What's Up With Jody Barton?
Written by: Hayley Long
Publisher: Macmillan Children's Books
It is difficult to review this book without giving away the surprising plot twist waiting about midway through the book. So let me begin by saying that this book is about sexual identity and friendship. It also addresses the issue of high school bullying.
Jody and Jolene are sixteen year old twins, but unlike each other in every way. Jody is the quiet one, unashamed of liking math , hanging out with geeks and adoring The Doors and River Phoenix. Jolene is loud and self-centred, and has raised flirting with boys to a fine art. They live above their parents’ diner and help out with cooking and service after school. When both of them fall for dashing Liam, Jody steps back – after all, who stands a chance against Jolene’s charms, right? But then Liam starts hanging out with Jody, and Jody instinctively responds .. with disastrous consequences. Liam, in the time honored tradition of golden-haired boys in teen lit, turns out to be a mean and small-minded bully , and soon Jody is victimized by pretty much everyone at school.
As narrator, and occasional illustrator, of this story, Jody had my attention at once. Jody is smart, funny and knowing , as well as genially tolerant of what could well be the world’s ‘uncoolest’ parentsand a truly obnoxious sister. Hayley Long’s writing is fresh and funny, and her characters realistic. I enjoyed the way she slyly plays with reader perception, drawing us along what we immediately assume is a story about two sisters warring over a boy, before dropping that plot twist on us. I found myself immediately drawn into Jody’s world and angst, and the dilemma of ‘coming out’ in a world unwilling to accept any behavior outside of set social norms. Like much British fiction these days, this book has its share of mean, self centred girls, roving the town in loud, under-dressed packs, and obsessing over little besides boys and make up. In fact, that pretty much sums up every significant female character in the book, though Jolene does redeem herself a tad towards the end, when she finally stands up for Jody against Liam. But it also gives us lovely characters like quiet math-head Chatty Chong, who sticks by Jody when no one else will, and Jody’s football-crazy Dad. I also liked the believable, and decidedly unromantic path the plot took at the end – it emphasized the importance of friendship , acceptance and a child’s right to freely be him/herself without fear of social prejudice.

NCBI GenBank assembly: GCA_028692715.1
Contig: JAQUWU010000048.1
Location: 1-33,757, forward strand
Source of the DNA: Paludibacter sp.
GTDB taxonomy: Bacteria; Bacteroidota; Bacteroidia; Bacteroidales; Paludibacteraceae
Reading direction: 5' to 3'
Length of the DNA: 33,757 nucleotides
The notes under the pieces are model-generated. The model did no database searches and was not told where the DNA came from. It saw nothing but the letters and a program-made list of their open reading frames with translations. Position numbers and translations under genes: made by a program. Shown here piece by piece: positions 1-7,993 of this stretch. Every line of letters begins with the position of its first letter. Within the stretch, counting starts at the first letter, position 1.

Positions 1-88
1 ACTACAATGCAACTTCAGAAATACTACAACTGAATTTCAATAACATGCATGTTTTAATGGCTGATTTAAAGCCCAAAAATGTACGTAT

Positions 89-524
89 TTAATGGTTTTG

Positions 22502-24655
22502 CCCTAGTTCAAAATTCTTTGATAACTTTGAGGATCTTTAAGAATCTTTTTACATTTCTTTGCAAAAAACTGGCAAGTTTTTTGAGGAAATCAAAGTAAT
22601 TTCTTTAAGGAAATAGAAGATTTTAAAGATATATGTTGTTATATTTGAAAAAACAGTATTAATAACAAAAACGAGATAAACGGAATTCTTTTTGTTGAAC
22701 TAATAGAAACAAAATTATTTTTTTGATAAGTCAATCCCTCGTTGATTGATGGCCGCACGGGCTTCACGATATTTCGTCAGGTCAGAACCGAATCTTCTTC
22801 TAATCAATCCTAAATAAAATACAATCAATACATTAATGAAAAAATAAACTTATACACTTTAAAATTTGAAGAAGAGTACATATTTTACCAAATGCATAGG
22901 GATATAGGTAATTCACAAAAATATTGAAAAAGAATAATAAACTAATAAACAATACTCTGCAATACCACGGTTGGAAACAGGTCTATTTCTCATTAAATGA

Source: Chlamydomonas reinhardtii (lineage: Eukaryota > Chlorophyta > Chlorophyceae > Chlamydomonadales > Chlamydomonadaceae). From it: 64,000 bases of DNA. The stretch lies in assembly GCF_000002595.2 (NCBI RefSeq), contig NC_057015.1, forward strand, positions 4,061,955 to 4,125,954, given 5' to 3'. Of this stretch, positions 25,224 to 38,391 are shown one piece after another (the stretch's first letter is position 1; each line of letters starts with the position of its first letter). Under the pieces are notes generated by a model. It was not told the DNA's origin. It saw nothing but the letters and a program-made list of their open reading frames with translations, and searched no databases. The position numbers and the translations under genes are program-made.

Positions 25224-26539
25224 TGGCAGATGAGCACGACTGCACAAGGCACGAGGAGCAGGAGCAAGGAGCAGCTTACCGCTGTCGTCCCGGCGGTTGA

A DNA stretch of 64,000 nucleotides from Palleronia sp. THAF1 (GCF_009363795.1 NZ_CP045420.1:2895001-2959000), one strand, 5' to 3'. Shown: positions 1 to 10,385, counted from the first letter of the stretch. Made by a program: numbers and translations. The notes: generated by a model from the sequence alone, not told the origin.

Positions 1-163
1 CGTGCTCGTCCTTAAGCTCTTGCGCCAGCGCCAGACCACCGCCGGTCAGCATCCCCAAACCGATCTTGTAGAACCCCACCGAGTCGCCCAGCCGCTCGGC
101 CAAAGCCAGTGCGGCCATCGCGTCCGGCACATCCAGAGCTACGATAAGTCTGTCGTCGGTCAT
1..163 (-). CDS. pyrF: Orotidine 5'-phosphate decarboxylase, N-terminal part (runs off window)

Image Courtesy: Macmillan
Image Courtesy: Macmillan